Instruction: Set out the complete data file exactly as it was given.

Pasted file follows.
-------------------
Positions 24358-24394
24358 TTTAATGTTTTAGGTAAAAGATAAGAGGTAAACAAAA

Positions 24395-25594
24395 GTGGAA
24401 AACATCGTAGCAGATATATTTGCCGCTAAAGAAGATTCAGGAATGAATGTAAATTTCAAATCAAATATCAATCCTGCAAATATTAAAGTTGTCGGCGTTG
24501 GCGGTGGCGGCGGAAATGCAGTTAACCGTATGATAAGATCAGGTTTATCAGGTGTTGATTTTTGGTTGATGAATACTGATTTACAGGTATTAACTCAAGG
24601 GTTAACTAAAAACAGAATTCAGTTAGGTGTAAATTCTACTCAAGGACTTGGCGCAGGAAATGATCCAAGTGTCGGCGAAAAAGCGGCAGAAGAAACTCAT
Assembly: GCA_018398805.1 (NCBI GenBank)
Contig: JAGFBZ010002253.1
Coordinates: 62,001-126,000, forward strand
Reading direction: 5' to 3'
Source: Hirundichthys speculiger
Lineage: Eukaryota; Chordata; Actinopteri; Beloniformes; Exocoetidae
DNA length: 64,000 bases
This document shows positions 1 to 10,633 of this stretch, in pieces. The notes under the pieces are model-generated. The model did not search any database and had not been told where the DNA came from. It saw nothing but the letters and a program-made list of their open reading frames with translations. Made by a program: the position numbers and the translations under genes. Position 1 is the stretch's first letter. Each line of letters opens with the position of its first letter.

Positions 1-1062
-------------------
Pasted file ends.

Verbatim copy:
Positions 24358-24394
24358 TTTAATGTTTTAGGTAAAAGATAAGAGGTAAACAAAA

Positions 24395-25594
24395 GTGGAA
24401 AACATCGTAGCAGATATATTTGCCGCTAAAGAAGATTCAGGAATGAATGTAAATTTCAAATCAAATATCAATCCTGCAAATATTAAAGTTGTCGGCGTTG
24501 GCGGTGGCGGCGGAAATGCAGTTAACCGTATGATAAGATCAGGTTTATCAGGTGTTGATTTTTGGTTGATGAATACTGATTTACAGGTATTAACTCAAGG
24601 GTTAACTAAAAACAGAATTCAGTTAGGTGTAAATTCTACTCAAGGACTTGGCGCAGGAAATGATCCAAGTGTCGGCGAAAAAGCGGCAGAAGAAACTCAT
Assembly: GCA_018398805.1 (NCBI GenBank)
Contig: JAGFBZ010002253.1
Coordinates: 62,001-126,000, forward strand
Reading direction: 5' to 3'
Source: Hirundichthys speculiger
Lineage: Eukaryota; Chordata; Actinopteri; Beloniformes; Exocoetidae
DNA length: 64,000 bases
This document shows positions 1 to 10,633 of this stretch, in pieces. The notes under the pieces are model-generated. The model did not search any database and had not been told where the DNA came from. It saw nothing but the letters and a program-made list of their open reading frames with translations. Made by a program: the position numbers and the translations under genes. Position 1 is the stretch's first letter. Each line of letters opens with the position of its first letter.

Positions 1-1062